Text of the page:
PPJ future still uncertain No report from ATV committee; asks funds for overwidth study

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Allyson Beauregard and Lynne Lavery


Allyson Beauregard and Lynne Lavery

PONTIAC – On October 18, the MRC’s Council of mayors had the PPJ Trail again on the agenda – a request to fund a study to look at the PPJ’s overwidth for ATV use.  Using the “overwidth”, which does not exist on most of the trail, had been proposed earlier by Thorne’s mayor, Terry Murdock, chair of the ATV-trail committee. That committee’s mandate, under a fall deadline, was to study back-road access linking certain communities, and to identify roads or trails which could form a network.
The ATV committee will not meet its deadline, said Warden Raymond Durocher, who told his council, “Their report won’t be tabled… it’s not ready. There are still a lot of questions that need to be addressed.”
Murdock added: “That’s why we are asking for a study. We have to get ready for the bridge in Portage because everyone crossing it is a [potential] tourist.” The bridge is the recently-refurbished CN railroad bridge between Ontario and west of Portage-du-Fort. The work was done by Ontario ATV and snowmobile clubs in hopes of attracting Quebec users to their own trail network; it is only refurbished part-way, after which it becomes Quebec jurisdiction. The Pontiac Snowmobile Drivers Association (PSDA) recently obtained the lease for the CN corridor between the bridge and Norway Bay to link their established trails.
According to Green PPJ Verte spokesperson, Remo Pasteris, “We are concerned and surprised that using the PPJ’s “overwidth” continues to be discussed by the MRC mayors. After trying to work with Mr Murdock and his committee this summer, we created our own PPJ Verte report and submitted it to the MRC, meeting the September 21 deadline.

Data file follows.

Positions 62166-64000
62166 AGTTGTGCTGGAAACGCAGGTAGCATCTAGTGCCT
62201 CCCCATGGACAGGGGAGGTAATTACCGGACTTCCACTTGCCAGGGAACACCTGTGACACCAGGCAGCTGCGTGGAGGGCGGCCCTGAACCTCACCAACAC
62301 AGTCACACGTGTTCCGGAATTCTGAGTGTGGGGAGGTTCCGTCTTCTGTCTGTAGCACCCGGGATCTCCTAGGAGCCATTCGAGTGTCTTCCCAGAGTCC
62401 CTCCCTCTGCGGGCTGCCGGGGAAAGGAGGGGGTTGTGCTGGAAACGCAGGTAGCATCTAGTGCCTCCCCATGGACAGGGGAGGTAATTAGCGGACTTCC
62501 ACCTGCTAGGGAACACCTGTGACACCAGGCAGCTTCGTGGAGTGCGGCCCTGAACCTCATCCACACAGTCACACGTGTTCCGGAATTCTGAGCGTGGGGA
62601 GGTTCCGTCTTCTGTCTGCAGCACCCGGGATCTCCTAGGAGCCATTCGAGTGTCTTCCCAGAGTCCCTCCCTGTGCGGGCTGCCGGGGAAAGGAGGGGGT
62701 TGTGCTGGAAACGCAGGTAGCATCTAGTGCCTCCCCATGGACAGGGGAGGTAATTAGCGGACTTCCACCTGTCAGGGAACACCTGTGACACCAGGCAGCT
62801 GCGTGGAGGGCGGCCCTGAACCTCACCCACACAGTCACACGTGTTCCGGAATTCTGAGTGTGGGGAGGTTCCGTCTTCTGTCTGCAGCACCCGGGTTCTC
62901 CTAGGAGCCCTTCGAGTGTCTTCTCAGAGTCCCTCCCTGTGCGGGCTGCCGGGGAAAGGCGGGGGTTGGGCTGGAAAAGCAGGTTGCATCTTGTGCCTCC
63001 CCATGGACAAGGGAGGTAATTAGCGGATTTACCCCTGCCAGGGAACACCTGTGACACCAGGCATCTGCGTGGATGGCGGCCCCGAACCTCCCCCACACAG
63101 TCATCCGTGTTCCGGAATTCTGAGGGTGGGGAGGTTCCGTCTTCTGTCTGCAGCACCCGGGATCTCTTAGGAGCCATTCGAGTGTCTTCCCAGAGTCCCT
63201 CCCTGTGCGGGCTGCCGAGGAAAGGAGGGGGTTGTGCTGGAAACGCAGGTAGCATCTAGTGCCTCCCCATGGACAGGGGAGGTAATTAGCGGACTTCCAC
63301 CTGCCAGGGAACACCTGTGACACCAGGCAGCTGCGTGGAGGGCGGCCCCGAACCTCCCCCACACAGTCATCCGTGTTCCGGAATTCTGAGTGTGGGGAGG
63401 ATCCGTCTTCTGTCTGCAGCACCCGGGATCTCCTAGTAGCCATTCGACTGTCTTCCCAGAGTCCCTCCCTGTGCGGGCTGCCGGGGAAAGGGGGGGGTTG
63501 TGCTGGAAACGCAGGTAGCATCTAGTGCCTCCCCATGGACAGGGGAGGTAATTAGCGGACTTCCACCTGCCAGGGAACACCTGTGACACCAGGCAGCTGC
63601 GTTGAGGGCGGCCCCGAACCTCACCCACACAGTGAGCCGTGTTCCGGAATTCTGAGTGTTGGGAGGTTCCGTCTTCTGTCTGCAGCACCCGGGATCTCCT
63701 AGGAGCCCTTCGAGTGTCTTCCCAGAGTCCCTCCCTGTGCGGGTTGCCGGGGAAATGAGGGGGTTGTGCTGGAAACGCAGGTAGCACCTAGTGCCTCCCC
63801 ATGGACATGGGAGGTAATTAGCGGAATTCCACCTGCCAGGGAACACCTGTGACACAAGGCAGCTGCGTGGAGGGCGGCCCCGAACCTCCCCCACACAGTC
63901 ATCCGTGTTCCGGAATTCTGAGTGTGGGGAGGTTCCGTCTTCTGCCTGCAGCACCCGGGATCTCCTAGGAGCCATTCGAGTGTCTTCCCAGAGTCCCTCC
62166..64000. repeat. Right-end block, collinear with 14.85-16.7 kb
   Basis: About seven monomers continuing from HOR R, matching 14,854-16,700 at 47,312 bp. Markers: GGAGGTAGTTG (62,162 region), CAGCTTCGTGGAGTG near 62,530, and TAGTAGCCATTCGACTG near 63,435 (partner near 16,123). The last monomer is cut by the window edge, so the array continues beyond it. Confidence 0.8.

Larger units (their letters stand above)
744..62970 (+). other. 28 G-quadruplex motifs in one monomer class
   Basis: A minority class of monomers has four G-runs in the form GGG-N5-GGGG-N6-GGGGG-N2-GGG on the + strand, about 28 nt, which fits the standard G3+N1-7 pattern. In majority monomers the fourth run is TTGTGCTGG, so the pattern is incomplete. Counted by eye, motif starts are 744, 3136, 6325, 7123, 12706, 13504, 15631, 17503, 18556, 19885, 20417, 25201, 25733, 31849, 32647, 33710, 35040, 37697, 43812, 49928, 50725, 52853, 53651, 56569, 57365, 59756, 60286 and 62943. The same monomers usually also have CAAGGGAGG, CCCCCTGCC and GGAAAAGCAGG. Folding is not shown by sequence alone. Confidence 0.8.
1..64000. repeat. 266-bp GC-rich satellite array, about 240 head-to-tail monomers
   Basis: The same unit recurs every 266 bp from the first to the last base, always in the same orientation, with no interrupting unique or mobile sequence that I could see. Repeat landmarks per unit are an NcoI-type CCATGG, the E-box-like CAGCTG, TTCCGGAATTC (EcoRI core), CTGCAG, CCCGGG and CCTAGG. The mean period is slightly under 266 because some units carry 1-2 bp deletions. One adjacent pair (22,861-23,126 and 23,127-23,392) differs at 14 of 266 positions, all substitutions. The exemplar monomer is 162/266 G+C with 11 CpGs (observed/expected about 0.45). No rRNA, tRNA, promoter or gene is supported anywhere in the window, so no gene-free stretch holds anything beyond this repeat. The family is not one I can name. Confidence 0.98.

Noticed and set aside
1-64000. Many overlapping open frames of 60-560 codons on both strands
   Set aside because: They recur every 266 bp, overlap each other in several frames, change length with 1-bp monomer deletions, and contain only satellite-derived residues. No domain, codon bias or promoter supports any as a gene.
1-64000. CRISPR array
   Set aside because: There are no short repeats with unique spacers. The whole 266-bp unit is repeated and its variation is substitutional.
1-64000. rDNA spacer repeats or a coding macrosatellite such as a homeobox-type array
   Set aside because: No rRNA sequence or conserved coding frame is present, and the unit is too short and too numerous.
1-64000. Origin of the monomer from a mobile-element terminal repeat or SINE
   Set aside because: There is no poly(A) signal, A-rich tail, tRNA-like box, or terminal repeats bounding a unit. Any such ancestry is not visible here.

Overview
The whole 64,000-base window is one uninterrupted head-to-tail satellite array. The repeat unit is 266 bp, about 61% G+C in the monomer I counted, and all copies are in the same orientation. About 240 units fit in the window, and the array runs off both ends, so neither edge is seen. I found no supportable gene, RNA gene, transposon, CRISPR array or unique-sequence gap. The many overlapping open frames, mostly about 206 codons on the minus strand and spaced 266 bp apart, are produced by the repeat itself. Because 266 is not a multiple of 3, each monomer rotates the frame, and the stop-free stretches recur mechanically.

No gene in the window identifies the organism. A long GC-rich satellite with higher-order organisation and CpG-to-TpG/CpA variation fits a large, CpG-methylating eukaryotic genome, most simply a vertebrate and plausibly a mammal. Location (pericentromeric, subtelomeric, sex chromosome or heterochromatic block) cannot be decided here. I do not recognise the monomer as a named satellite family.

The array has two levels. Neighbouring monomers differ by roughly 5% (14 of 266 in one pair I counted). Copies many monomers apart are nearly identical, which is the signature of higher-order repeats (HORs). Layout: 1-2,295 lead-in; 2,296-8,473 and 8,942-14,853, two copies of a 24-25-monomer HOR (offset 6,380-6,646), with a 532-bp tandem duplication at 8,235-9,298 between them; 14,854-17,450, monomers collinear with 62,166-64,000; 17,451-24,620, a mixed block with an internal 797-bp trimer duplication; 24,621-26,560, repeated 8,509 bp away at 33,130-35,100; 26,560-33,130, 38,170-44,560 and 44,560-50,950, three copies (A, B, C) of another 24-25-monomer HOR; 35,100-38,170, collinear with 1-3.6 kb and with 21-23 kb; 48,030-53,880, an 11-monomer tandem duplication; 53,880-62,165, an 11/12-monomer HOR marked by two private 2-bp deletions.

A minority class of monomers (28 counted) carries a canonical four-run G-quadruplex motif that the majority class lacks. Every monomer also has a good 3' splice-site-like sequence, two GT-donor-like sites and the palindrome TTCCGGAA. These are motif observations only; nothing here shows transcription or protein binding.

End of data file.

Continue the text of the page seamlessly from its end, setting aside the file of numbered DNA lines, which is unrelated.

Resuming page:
“Among other factors, our study stated that the use of the overwidth would increase illegal use of the PPJ by ATVs and present a safety hazard to other users. Why could our volunteers come up with a detailed report, under a short deadline, and the ATV committee not be unable to complete its own?” he asked.  
Kim Villeneuve, Otter Lake mayor, was firm: “We have to know the mandate of the study and the costs before we even begin.” The cost is estimated between $15,000 and $20,000. “We have a trail (PPJ), but we need a concept.
We need to know where there is overwidth, and if it is feasible for quad use, where the PPJ (overwidth) can be connected to municipal roads, and what has to be done to do so,” said Durocher, adding that the decision requires looking at the MRC’s coming budget, as well as getting a commitment by the ATV and snowmobile associations that they are interested in any additional trail networks. 
“This new study again seems to exclude other users,” said Pasteris. “However, if they explore options for an ATV network – that do not include the PPJ’s overwidth – that’s fine with us; but, if they want the single focus to be the PPJ it will be money wasted and the MRC would lose all funding from Quebec’s Route Verte. Simply put: ATVs and bicycles and hikers do not mix,” he concluded
A decision is likely at the MRC’s next plenary meeting, November 8.